Notes on interpretation:  Estimating the population prevalence of alcohol-related conditions from this indicator is not recommended. Many individuals with alcohol-related conditions will not attend ED.  This indicator predominantly identifies ED presentations that either involve recent alcohol consumption or are wholly attributable to alcohol consumption. Chronic conditions, such as alcohol-related liver disease or alcohol-related cancers, are unlikely to be identified. Distribution and trends During October 2017 – January 2018, the proportion of MMH ED encounters with a definitive alcohol status coded17 has increased to 94% (Table 6).

The proportion of encounters coded as primarily or secondarily involving alcohol has been static at around 4% and 0.5% respectively. When individuals aged less than 18 are excluded, the alcohol- 17 Definitive alcohol involved status when code = No, secondary or yes

35 involved proportion increases by just less than 1%, while there is little change in the secondary alcohol proportion (Table 7). Of those coded with primary or secondary alcohol involvement, there were proportionately more males (Figure 27) and 25-44 year olds (Figure 28) with little change in distribution by sex and age group over time. By ethnicity, Maaori, Pacific, and Other ethnicities had proportionately more alcohol-involved encounters than Asian with a gradual increase apparent for Pacific (Figure 29). By socio-economic deprivation quintile, distribution has not changed significantly over time, with over 50% of alcohol-related encounters from individuals residing in quintile 5 (Figure 30).

By locality, over a third of alcohol-related encounters were from Manukau residents, followed by Mangere/Otara, outside CM Health, Eastern, and Franklin (Figure 31). Number of encounters by sex, age group, ethnicity, NZDep quintile, and locality are included in Table 26 in Appendix 4.

Table 6: Number and percentage of MMH ED encounters by alcohol involvement status, all ages, October 2017 – January 2018 Alcohol involved status Oct-17 Nov-17 Dec-17 Jan-18 Total Unknown Number 686 601 559 594 2440 % of total 7.1% 6.3% 5.5% 5.9% No alcohol Number 8658 8480 9002 9114 35254 % of total 89.4% 89.1% 89.3% 89.9% Secondary alcohol Number 29 42 57 44 172 % of total 0.3% 0.4% 0.6% 0.4% Alcohol involved status Number 309 390 468 382 1549 % of total 3.2% 4.1% 4.6% 3.8% Total Number 9682 9513 10086 10134 39415 Source: CM Health Data Warehouse, October 2017-January 2018; analysed by CM Health Table 7: Number and percentage of MMH ED encounters by alcohol involvement status, 18 years and over, October 2017 – January 2018 Alcohol involved status Oct-17 Nov-17 Dec-17 Jan-18 Total Unknown Number 573 493 479 525 2070 % of total 7.7% 6.8% 6.2% 6.5% No alcohol Number 6555 6310 6767 7092 26724 % of total 88.0% 87.4% 87.3% 88.4% Secondary alcohol Number 26 38 53 30 147 % of total 0.3% 0.5% 0.7% 0.4% Alcohol involved status Number 299 379 450 372 1500 % of total 4.0% 5.2% 5.8% 4.6% Total Number 7453 7220 7749 8019 30441 Source: CM Health Data Warehouse, October 2017-January 2018; analysed by CM Health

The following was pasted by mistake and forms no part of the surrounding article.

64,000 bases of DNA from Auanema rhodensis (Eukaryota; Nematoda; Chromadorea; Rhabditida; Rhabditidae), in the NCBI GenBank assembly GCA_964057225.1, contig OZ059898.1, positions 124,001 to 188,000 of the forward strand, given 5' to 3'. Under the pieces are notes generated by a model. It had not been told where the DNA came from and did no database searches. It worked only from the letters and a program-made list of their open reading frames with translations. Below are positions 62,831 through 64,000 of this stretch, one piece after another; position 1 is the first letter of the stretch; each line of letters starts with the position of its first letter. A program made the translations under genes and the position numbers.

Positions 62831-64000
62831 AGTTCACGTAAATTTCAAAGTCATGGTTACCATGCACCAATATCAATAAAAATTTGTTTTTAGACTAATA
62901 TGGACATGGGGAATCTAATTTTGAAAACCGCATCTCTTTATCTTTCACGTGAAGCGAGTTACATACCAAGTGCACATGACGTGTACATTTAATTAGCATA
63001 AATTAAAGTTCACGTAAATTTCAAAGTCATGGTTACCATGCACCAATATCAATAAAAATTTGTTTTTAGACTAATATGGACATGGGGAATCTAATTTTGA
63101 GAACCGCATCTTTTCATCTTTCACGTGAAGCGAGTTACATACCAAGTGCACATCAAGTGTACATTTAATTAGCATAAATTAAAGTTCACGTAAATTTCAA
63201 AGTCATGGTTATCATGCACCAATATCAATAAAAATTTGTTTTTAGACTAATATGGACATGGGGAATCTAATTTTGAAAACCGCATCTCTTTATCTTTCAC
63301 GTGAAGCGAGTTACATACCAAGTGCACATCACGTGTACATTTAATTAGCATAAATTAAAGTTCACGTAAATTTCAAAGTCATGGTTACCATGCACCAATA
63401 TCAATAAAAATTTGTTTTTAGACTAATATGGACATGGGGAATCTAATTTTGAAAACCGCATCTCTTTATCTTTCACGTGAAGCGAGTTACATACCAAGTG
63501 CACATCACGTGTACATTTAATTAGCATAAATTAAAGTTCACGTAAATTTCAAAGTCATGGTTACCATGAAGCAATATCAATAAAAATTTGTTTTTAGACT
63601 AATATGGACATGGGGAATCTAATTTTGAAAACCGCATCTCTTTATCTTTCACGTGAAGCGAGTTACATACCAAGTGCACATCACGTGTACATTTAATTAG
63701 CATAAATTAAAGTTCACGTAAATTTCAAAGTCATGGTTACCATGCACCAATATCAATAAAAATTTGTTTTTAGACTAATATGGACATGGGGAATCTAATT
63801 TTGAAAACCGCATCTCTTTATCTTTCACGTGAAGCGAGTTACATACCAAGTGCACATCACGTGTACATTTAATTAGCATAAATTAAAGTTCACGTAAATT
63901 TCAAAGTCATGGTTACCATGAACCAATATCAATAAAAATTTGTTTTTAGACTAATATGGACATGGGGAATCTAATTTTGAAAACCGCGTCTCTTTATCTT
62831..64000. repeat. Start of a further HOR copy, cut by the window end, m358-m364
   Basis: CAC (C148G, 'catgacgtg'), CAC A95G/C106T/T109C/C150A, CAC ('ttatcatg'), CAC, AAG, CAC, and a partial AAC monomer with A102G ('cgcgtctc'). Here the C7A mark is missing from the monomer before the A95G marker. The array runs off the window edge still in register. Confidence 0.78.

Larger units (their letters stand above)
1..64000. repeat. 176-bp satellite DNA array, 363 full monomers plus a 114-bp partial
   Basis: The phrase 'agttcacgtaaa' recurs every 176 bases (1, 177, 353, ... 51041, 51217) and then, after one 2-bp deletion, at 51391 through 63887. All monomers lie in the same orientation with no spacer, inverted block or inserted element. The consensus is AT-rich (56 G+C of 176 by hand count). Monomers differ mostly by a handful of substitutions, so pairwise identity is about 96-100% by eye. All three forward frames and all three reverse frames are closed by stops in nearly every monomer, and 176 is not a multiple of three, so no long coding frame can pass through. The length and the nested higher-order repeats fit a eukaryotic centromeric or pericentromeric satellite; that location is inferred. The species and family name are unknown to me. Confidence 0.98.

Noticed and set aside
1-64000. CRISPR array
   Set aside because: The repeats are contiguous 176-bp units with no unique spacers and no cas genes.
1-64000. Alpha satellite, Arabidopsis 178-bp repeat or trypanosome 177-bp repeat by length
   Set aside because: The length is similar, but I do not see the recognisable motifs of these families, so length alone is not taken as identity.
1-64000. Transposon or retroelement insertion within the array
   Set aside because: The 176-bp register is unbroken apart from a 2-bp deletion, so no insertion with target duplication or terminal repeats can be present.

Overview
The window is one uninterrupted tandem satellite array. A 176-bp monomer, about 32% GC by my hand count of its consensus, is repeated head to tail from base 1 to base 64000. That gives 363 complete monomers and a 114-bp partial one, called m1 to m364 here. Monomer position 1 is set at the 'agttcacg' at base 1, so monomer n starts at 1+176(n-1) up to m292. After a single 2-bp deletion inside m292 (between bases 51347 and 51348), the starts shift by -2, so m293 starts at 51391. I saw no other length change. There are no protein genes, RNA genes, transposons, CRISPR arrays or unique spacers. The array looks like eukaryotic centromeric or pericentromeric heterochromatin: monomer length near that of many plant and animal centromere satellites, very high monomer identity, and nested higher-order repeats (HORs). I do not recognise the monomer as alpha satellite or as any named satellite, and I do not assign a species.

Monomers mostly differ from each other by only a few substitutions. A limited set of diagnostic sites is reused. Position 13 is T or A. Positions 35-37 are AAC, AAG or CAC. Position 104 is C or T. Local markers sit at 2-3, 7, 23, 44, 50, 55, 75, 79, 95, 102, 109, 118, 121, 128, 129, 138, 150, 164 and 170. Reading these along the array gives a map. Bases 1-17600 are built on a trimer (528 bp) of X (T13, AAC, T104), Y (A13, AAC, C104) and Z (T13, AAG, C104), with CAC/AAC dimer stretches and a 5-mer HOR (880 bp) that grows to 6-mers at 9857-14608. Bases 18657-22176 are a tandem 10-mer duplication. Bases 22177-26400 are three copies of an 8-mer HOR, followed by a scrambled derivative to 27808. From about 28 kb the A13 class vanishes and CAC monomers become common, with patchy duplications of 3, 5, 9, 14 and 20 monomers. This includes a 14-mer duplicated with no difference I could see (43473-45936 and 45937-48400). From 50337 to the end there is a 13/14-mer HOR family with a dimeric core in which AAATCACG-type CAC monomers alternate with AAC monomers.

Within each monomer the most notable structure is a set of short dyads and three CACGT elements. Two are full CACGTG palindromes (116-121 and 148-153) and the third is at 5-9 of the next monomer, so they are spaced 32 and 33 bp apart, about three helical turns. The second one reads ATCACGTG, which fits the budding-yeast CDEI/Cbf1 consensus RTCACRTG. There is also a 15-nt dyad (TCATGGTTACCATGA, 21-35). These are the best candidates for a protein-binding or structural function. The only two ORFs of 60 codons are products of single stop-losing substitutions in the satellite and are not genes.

36 Figure 27: MMH ED encounters where alcohol was primarily or secondarily involved, all ages, by sex, October 2017 – January 2018 Source: CM Health Data Warehouse, October 2017-January 2018; analysed by CM Health Figure 28: MMH ED encounters where alcohol was primarily or secondarily involved, all ages, by age group, October 2017 – January 2018 Source: CM Health Data Warehouse, October 2017-January 2018; analysed by CM Health Figure 29: MMH ED encounters where alcohol was primarily or secondarily involved, all ages, by prioritised ethnicity, October 2017 – January 2018 Source: CM Health Data Warehouse, October 2017-January 2018; analysed by CM Health 0 100 200 300 400 500 600 Oct-17 Nov-17 Dec-17 Jan-18 Number of encounters Female Male 0 100 200 300 400 500 600 Oct-17 Nov-17 Dec-17 Jan-18 Number of encounters